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Journey North News: Spring 2009

Posted Thursdays: Feb. 5, 19, Mar. 5, 12, 19*, 26, Apr. 2*, 9, 16*, 23, 30*, May 7*, 14*, 21*, 28* (* Migration Data Only)

When you register (free), you can receive these Hummingbird Migration News Updates via e-mail.

May 28, 2009
As the season wraps up, the maps slow down. Most observers have seen their "firsts." Now they can explore how hummers behave and interact with one another, their food sources, and different weather conditions. We hope you'll do the same! Enjoy this week's short update, then come back next week for the FINAL hummingbird report. Photo: Ed Robertson
May 21, 2009
Fifty two states and provinces now host our hummingbird species! Reports of "first" sightings are way down, but hummers are busy following their instincts. When you're on summer vacation, they'll be fledging, furiously feeding, and otherwise preparing for another long and risky journey. Find out how they do it and watch some antics in today's update! Animation: Russ Thompson
May 14, 2009
Rubythroats landed in two new states and four Canadian provinces this week. Some even took a turn and started heading west! Will they bump into rufous hummers before long? Stay tuned. This week, watch a slideshow about a very special rufous. Also ponder why so many observers are terrifically happy when the first hummers return! Photo: Joan Garvey
May 7, 2009
They are "wired" to race north, and they're doing it in droves! A big band of rubythroats pushed to the northern states and beyond last week. Keep your eyes and ears peeled for action in your neighborhood. Meanwhile, enjoy a birds-eye view of mama hummers and fuzzy nestlings in this week's photos and slideshow. Photo: Dorothy Edgington
April 30, 2009
Hummingbirds headed north by the hundreds this past week. Was balmy weather at work? The big news: One special rubythroat returned to home base. Was he on time? You'll have a chance to look at the data and be the judge. Also this week, discover some secrets about how hummers cope with cold nights, and ponder what happens in a hummingbird nest.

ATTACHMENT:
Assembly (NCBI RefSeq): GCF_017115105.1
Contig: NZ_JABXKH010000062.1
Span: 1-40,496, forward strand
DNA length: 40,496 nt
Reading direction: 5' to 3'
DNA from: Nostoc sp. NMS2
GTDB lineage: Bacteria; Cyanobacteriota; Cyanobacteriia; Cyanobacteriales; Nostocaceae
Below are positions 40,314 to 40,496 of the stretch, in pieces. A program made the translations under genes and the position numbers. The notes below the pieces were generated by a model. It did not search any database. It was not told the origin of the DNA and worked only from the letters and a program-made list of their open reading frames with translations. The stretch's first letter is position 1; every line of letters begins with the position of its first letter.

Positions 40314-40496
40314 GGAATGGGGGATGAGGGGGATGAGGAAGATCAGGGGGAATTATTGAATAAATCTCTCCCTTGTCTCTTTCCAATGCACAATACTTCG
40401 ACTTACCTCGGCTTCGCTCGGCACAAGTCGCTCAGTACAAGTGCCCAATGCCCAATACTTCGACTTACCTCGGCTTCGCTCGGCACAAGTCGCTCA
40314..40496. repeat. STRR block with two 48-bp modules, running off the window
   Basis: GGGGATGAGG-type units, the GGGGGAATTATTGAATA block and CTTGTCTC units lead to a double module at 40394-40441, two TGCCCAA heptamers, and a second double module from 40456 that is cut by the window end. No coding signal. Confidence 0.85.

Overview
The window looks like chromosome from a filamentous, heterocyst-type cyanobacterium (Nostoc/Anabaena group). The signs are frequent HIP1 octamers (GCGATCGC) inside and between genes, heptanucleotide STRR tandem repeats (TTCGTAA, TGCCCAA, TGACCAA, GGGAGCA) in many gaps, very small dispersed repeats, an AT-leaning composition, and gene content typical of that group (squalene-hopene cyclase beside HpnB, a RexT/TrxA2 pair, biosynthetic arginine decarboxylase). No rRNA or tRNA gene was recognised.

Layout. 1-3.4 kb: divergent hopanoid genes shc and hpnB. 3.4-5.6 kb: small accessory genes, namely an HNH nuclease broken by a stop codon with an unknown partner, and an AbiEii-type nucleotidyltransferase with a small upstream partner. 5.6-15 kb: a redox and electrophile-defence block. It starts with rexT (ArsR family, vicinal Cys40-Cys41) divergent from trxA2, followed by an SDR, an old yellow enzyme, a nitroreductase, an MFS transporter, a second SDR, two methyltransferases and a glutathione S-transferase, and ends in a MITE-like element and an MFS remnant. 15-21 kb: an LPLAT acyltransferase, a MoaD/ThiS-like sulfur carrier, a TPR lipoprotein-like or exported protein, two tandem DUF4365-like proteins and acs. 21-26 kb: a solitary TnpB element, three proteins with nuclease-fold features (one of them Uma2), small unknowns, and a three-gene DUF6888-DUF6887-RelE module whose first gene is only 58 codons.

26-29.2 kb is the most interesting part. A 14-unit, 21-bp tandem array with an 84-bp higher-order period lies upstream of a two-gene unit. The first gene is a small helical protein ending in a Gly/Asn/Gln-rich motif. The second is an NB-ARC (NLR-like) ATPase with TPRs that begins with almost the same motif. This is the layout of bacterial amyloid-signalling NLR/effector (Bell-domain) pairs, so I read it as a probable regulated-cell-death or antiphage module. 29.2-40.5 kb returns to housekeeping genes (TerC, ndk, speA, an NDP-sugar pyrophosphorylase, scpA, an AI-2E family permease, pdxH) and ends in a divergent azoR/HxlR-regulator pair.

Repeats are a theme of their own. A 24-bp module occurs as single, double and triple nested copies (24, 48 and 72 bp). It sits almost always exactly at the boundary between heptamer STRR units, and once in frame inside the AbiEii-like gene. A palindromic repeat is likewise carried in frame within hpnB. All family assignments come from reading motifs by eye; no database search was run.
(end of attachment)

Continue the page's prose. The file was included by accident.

Photo: Alandra Palisser 
April 23, 2009
The rubythroat migration made a great leap forward this week despite some "down" days. Travelers on the leading edge rode clear skies right into Canada and five new states. This week, discover why some rufous seem to be branching out. Also watch our slideshow to discover how female hummers create cradles that are stronger than steel, yet cushy as cotton! Photo: Ed Robertson
April 16, 2009
The earliest rubythroats landed in new northern states, and the masses are peaking in the south! Meanwhile, rufous hummers seem to be sneaking inland. This week, explore a cool hummer adaptation and discover how scientists think a hummingbird could find just the right feeder each year. Also, dig into some of the data from this spring's journeys. Photo: Russ Thompson
April 9, 2009
Two rufous hummers reach Alaska, and rubythroats are surging ahead. Despite harsh weather, they landed in seven new states. Why, and how can they survive? Let's explore! Also, many of these males are on a manic mission: Set up territories, defend them from would-be thieves, and impress a mate. Watch their antics in this week's slideshow! Photo: Russ Thompson